This love letter to our new Crisis Counselors synthesizes 15 experienced volunteers’ answer to the question: “What advice do you wish you had gotten when you started taking conversations with Crisis Text Line?” It will be shared with each new Crisis Counselor after their first conversation.
Dear new Crisis Counselor,
Congratulations on your first real conversation with a texter! Chances are you’ll never forget it. We’ve all been exactly where you are, and we remember how it feels.
We hope you know that you’ve been chosen to do something incredible. For your empathy, your desire to share it with others, and your ability to learn the necessary skills, you’ve been chosen to guide people through their darkest moments.
Each conversation is a real-life, breathing, hurting human on the other side of a text message, and, for the duration of that conversation, you might be the only lifeline they have. If that sounds like a lot of pressure, remember this: even if it feels like the conversation wasn’t enough, it’s always better than the texter having no one to talk to. Just by being there and listening, you’re doing an incredible thing.
And yes, you are ready to do that. All it takes is the kindness you’ve always had, and the new skills you’ve learned. Stick to the basics from training, and you’ll find the texter opening up and sharing what’s on their mind or weighing heavy on their heart.
“Stick to the basics” doesn’t mean “stick to a script,” though. You’re a Crisis Counselor because we trust you. So trust yourself and your gut instincts. Ultimately, the texter needs to feel heard. Use your training as a foundation for providing them that experience.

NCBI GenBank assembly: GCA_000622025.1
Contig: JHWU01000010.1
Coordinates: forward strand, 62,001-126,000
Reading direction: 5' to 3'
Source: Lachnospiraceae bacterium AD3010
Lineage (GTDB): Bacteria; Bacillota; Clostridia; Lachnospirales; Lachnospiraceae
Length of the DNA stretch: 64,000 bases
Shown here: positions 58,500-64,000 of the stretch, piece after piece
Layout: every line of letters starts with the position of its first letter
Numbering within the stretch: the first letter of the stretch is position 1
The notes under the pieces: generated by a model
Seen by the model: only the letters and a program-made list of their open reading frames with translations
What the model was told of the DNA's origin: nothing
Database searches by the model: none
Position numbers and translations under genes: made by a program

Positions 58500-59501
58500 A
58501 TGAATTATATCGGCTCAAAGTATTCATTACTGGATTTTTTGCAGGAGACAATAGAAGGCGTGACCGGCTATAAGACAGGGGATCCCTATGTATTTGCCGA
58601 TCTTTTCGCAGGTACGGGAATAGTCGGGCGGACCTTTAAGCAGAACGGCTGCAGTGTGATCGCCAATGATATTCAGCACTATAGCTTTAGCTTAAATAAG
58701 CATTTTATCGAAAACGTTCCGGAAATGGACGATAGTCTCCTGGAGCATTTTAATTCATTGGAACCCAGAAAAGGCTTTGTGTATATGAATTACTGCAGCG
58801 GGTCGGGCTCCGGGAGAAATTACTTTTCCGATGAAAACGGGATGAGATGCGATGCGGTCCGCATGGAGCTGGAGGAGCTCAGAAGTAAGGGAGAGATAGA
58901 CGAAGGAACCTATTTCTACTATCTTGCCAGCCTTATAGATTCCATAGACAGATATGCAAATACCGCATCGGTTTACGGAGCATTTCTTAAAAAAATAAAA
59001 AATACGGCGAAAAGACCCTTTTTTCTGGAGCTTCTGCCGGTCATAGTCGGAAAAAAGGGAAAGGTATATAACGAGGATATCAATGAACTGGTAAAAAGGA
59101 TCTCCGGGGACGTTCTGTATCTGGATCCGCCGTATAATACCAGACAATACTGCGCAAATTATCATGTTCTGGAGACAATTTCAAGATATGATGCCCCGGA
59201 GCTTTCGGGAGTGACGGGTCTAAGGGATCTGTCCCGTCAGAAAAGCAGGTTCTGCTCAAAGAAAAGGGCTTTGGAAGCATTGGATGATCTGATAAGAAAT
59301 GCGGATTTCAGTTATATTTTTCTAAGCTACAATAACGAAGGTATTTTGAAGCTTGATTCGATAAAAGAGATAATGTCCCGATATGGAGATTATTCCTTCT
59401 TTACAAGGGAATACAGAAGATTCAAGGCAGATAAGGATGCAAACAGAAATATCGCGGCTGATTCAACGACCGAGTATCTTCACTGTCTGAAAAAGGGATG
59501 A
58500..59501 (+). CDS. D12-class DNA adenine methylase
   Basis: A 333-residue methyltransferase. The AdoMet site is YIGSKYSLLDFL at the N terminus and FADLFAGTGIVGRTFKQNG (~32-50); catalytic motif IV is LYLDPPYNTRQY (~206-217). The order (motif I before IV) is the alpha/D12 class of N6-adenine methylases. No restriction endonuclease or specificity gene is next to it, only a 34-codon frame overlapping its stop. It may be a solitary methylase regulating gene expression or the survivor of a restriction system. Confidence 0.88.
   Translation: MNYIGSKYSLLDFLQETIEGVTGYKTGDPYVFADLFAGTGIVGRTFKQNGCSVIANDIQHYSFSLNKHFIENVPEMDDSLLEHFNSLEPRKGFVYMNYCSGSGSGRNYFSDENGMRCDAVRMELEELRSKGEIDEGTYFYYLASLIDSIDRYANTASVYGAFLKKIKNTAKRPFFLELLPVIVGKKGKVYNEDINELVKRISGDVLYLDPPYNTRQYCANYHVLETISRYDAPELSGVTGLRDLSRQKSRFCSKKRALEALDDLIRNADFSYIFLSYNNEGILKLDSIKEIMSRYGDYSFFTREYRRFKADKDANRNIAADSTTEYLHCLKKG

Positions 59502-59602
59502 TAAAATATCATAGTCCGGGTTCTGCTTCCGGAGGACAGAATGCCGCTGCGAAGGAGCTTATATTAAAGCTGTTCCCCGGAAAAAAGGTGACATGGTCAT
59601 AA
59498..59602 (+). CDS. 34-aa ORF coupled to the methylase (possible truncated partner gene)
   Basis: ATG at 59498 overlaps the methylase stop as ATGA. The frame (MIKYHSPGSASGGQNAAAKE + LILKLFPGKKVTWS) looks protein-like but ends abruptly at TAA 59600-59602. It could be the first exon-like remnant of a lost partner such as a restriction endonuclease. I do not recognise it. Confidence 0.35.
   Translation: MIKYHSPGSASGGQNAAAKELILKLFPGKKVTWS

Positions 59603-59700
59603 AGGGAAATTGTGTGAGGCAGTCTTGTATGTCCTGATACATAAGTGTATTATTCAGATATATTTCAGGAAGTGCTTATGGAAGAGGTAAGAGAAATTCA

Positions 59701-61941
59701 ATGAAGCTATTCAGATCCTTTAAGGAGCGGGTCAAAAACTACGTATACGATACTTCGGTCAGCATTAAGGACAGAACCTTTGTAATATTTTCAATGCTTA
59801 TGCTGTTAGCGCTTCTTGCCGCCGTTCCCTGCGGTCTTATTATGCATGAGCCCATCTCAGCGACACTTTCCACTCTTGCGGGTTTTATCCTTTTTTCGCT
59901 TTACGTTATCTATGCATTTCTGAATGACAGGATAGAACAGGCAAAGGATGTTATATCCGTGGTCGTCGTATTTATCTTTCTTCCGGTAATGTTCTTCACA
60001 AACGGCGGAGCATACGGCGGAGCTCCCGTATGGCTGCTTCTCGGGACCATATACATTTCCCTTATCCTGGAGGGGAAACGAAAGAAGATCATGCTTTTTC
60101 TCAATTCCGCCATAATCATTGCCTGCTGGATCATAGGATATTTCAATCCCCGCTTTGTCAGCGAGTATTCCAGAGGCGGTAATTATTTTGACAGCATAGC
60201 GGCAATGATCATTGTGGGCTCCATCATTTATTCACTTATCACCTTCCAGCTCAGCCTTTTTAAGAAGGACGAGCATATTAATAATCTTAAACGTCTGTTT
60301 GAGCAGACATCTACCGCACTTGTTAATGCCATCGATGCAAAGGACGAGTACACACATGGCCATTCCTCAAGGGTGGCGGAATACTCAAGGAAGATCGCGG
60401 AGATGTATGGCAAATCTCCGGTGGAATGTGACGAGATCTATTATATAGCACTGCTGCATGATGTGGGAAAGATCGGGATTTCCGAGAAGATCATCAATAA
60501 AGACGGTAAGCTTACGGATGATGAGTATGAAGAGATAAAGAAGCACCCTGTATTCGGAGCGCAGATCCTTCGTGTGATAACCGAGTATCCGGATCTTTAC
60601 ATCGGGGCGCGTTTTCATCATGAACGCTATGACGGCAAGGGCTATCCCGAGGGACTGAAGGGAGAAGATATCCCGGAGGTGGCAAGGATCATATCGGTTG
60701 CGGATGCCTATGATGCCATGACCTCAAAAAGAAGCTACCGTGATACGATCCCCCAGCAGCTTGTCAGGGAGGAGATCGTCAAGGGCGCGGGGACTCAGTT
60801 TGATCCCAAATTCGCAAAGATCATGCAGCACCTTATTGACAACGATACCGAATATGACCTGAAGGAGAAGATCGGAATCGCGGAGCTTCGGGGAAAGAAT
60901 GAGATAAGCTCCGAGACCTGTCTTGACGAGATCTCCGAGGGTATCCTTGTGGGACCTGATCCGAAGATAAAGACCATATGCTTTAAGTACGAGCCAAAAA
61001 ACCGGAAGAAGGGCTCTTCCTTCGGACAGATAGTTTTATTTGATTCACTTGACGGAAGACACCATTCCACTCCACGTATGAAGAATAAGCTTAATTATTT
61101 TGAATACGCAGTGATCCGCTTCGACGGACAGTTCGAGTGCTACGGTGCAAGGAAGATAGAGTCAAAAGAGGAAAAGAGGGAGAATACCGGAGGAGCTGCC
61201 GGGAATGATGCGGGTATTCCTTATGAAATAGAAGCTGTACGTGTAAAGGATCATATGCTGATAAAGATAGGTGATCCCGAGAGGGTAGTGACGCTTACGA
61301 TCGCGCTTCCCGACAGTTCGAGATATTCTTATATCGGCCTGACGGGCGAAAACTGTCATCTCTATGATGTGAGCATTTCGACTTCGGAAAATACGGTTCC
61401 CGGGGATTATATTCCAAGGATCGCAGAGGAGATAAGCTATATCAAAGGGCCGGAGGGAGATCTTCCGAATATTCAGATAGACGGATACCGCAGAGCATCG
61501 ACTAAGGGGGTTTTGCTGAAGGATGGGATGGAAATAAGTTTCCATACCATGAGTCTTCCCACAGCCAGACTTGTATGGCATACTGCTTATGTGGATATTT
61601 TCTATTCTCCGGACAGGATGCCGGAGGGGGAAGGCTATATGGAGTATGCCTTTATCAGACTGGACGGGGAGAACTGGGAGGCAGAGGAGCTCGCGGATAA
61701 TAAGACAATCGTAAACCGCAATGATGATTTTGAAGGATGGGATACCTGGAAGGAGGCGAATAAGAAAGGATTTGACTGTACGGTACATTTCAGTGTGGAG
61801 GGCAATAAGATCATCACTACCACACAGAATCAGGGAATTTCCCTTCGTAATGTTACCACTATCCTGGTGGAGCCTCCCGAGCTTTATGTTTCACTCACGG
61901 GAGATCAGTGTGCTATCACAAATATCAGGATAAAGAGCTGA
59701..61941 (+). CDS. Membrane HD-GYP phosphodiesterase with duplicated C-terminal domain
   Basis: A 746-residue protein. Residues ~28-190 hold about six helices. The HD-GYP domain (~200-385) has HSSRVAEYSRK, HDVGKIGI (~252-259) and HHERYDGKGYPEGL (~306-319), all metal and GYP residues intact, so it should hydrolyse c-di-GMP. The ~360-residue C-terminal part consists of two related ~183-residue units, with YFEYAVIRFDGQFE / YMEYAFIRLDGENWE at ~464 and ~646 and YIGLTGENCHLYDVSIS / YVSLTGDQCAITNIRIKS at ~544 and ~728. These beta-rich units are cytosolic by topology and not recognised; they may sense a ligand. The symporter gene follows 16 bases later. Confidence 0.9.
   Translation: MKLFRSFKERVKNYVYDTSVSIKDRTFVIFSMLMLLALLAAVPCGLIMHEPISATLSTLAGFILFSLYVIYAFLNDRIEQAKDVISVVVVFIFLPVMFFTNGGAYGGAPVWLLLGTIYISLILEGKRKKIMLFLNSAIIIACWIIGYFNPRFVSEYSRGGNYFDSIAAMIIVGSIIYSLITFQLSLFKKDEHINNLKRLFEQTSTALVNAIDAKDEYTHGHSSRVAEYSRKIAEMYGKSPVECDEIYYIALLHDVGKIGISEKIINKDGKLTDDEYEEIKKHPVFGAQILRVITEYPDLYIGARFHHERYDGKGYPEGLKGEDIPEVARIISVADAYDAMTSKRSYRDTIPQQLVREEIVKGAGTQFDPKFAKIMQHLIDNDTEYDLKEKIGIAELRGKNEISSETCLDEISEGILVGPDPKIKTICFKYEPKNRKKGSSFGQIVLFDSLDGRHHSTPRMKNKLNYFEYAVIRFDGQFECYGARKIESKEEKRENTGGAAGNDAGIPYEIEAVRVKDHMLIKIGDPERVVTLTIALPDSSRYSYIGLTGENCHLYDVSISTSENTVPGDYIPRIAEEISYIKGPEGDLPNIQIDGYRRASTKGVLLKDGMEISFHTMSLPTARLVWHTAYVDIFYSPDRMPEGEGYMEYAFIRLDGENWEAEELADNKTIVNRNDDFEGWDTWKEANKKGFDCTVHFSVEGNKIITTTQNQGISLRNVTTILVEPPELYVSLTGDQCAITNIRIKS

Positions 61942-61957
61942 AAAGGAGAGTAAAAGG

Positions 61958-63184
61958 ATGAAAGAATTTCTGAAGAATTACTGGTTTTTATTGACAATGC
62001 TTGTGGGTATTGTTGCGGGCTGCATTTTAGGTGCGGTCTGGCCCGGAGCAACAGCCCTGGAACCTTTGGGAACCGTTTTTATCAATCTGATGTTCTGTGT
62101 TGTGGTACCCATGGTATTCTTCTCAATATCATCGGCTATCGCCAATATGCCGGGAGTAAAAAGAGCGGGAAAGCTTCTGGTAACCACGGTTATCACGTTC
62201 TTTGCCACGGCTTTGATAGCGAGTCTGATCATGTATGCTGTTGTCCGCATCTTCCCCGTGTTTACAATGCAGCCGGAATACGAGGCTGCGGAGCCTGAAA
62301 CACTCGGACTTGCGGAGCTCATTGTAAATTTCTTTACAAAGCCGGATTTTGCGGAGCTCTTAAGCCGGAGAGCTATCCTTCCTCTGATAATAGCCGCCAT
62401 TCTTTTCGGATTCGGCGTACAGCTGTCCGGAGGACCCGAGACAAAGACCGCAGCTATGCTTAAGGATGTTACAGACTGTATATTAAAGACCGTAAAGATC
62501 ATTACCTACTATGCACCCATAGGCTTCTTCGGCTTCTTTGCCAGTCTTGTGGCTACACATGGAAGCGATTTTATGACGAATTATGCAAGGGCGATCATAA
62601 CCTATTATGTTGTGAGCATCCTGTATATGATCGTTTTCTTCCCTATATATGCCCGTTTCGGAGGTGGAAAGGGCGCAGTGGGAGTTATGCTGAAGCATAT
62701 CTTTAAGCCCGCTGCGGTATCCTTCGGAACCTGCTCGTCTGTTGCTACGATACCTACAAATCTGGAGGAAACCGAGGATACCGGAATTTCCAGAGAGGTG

You’re making your contribution to the positivity, compassion, and understanding that will add up until the texter reaches a tipping point of being ready to make change in their life.
Maybe you don’t feel like a natural just yet – that’s okay! To feel unsure of what you are doing right now is completely normal. These are skills that improve over time, and none of us are perfect. Asking for help means you are dedicated to continuing to learn and develop your skills.
The end of training isn’t the end of the learning experience. You’ll learn a lot doing this work: about the diverse experiences others are having, about supporting someone in need, and certainly about yourself. You’ll learn about your own capacity for compassion, and you’ll make a difference you never thought you could.
Some of you may be thinking, “But I want to do more.” We get that. We’re all the kind of person that wants to take away others’ pain; that’s what led us to this work in the first place. It can be frustrating to not have a magic wand we can wave to just “fix” whatever the texter is dealing with. That doesn’t mean you’re not making an impact. More often than not, we’re the first person that the texter is talking to about their struggle. You get to prove to them that it’s okay to talk about difficult feelings, opening a door that they never even knew was there.
There will be shifts where you’ll feel the difference you made: that “Thank you” or “You saved my life” from a texter will be an unbelievable feeling. Know that not every shift will feel that way, and that’s okay. Don’t let those shifts deter you. At the end of each shift, no matter how it felt, take some time for yourself. Even just five minutes to digest, reflect, and leave behind anything that lingers.
As you continue on this incredible journey, be gentle with yourself. Your fellow Crisis Counselors are supportive, welcoming, and can’t wait to meet you. We’re so glad you’re here.
See you on the platform.
3,600+ Crisis Text Line Crisis Counselors